August 25, 2008
From: Stan O'Donnell
Let me just say I love the sea slug forum. I collected this nudibranch a few weeks ago when I was collecting some Caulerpa from Cleveland in SE Queensland Australia. It appears to be some type of Elysia. I have looked through the species list on the forum but could not find any thing that looks the same. I was hoping you might have some ideas as to what this nudibranch could be. I look forward to your reply.
Locality: Cleveland, QLD, Australia, Moreton Bay, intertidal. Photographer: Stan O'Donnell.
email@example.comO'Donnell, S., 2008 (Aug 25) Elysia tomentosa from Moreton Bay, Queensland. [Message in] Sea Slug Forum. Australian Museum, Sydney. Available from http://www.seaslugforum.net/find/21829
It is indeed a species of Elysia, and I am pretty sure it is Elysia tomentosa. As you will see from the Fact Sheet and attached messages, there is still some uncertainty surrounding the identity of this animal but this is the best bet at the moment. The pink parapodial border, outlined in black, seems to be quite characteristic. By the way, although species of Elysia are sea slugs they are not nudibranchs. In some books these two words are considered to mean the same thing, but sea slugs [= opisthobranchs] include not just the nudibranchs, but also the sacoglossans [such as Elysia], the cephalaspideans [bubble shells etc], the anaspideans [sea hares] and a number of other smaller groups.
April 18, 2008
From: Carol Cox
I photographed this possible Elysia at Bogsak Island, east of Mersin, Turkey on 14 Oct 2007. It had a lot of silt on it so it's a little difficult to make out the details.
Locality: Bogsak Island, 45 feet, Mersin, Turkey, Mediterranean, 14 October 2007, Sand and silt, near plant the same color. Length: 1.75 inches. Photographer: Carol Cox.
firstname.lastname@example.orgCox, C., 2008 (Apr 18) Elysia tomentosa from Turkey. [Message in] Sea Slug Forum. Australian Museum, Sydney. Available from http://www.seaslugforum.net/find/20989
This is an animal I am identifying as the Indo-West pacific species Elysia tomentosa. The first records we had from the Mediterranean were from Turkey [see Baki Yokes' message #5649 and later messages]. It certainly seems to have become an established member of the marine fauna - at least in Turkey.
November 22, 2005
From: Hironori Ozaki
Here is a photo of Elysia tomentosa from Osezaki, Izu Peninsula, Japan.
Locality: Osezaki, Izu Peninsula, Japan. Depth: 18 m. Length: 2 cm. 30 April 2005. seaweed grows in a sandy area. Photographer: Hironori Ozaki
email@example.comHironori Ozaki, 2005 (Nov 22) Elysia tomentosa from Japan. [Message in] Sea Slug Forum. Australian Museum, Sydney. Available from http://www.seaslugforum.net/find/15261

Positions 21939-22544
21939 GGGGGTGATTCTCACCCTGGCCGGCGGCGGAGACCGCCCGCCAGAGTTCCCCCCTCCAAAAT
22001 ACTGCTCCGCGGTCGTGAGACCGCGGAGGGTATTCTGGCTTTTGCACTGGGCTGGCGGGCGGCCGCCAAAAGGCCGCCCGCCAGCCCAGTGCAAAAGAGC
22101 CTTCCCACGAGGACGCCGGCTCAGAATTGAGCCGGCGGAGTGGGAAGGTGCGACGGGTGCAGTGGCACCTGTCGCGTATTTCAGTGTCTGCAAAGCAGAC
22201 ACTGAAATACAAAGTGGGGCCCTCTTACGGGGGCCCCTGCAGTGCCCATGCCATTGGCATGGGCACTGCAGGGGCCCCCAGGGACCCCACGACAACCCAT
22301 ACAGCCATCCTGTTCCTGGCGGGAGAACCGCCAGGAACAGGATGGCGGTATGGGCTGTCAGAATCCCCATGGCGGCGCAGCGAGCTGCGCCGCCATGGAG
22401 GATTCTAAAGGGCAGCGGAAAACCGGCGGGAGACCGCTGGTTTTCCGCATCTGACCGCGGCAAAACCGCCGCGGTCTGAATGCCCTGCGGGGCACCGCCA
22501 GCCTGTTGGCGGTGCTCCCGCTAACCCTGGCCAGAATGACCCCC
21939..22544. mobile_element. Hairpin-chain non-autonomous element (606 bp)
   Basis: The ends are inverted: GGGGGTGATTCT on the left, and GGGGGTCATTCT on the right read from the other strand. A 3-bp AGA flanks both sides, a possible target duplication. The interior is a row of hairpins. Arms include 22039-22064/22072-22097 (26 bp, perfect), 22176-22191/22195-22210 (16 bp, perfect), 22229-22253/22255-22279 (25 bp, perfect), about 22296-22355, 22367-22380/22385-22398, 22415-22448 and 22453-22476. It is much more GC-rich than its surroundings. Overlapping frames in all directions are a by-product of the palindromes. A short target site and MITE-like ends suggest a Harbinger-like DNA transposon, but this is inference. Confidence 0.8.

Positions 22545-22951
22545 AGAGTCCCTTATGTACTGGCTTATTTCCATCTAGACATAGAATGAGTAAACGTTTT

It will be interesting to get some other opinions on the identity of this species. Best wishes,
October 15, 2005
From: M. Baki Yokes
Following my earlier message [#10601] and so as not to cause any misunderstanding I have to say that Caulerpa taxifolia (Killer Alga) is not found on the Turkish coastline. The Caulerpa - feeding alien species Elysia tomentosa and Oxynoe viridis feed on either the native Caulerpa prolifera or the alien Caulerpa racemosa. Here we have two varieties of Caulerpa recemosa; C. racemosa var. cylindracea and C. racemosa var. lamourouxii. The C. racemosa var. cylindracea is also considered as an invasive alien species and it is found almost everywhere on the Aegean coatline of Turkey. These two alien seaslugs do not prefer the native Caulerpa prolifera unless there is no C. racemosa in the environment. In contrast, the native seaslug Oxynoe olivacea always prefer Caulerpa prolifera if there is such an option.
Locality: Uc Adalar, Antalya, Turkey. Mediterranean. Depth: 18 m. Length: 8.5 cm. 28 October 2003. On Caulerpa racemosa var. lamourouxii
Photographer: M. Baki Yokes
M. Baki Yokes
Yokes, M.B., 2005 (Oct 15) Re: Elysia cf. tomentosa from Turkey. [Message in] Sea Slug Forum. Australian Museum, Sydney. Available from http://www.seaslugforum.net/find/15014
Thanks for that. The gradual accumulation of feeding information on all these species is very valuable. It will be interesting to see whether E. tomentosa will eat C. taxifolia when either Caulerpa taxifolia spreads to Turkish waters or Elysia tomentosa moves further west in the Mediterranean to places where C. taxifolia occurs.
October 14, 2005
From: Ferda Buyukbaykal
Thanks for your comments on my earlier message [#14982]. Here is another photo of it.
Locality: Pirasali island, Adrasan Antalya, Turkey. Depth: 10 m. Length: 8 -10 mm. 09 October 2005. Photographer: Ferda Buyukbaykal
firstname.lastname@example.orgBuyukbaykal, F., 2005 (Oct 14) Re: Elysia cf. tomentosa from Turkey. [Message in] Sea Slug Forum. Australian Museum, Sydney. Available from http://www.seaslugforum.net/find/14996
This shows how well camouflaged these animals can be. In the closeup the pinkish parapodial border and the numerous papillae can be seen clearly. Traces of the thin dark line bordering the brownish pink edge can be seen on the outside of the parapodia, but it seems to be absent on the inside of the parapodia in this specimen.
October 11, 2005
From: Ferda Buyukbaykal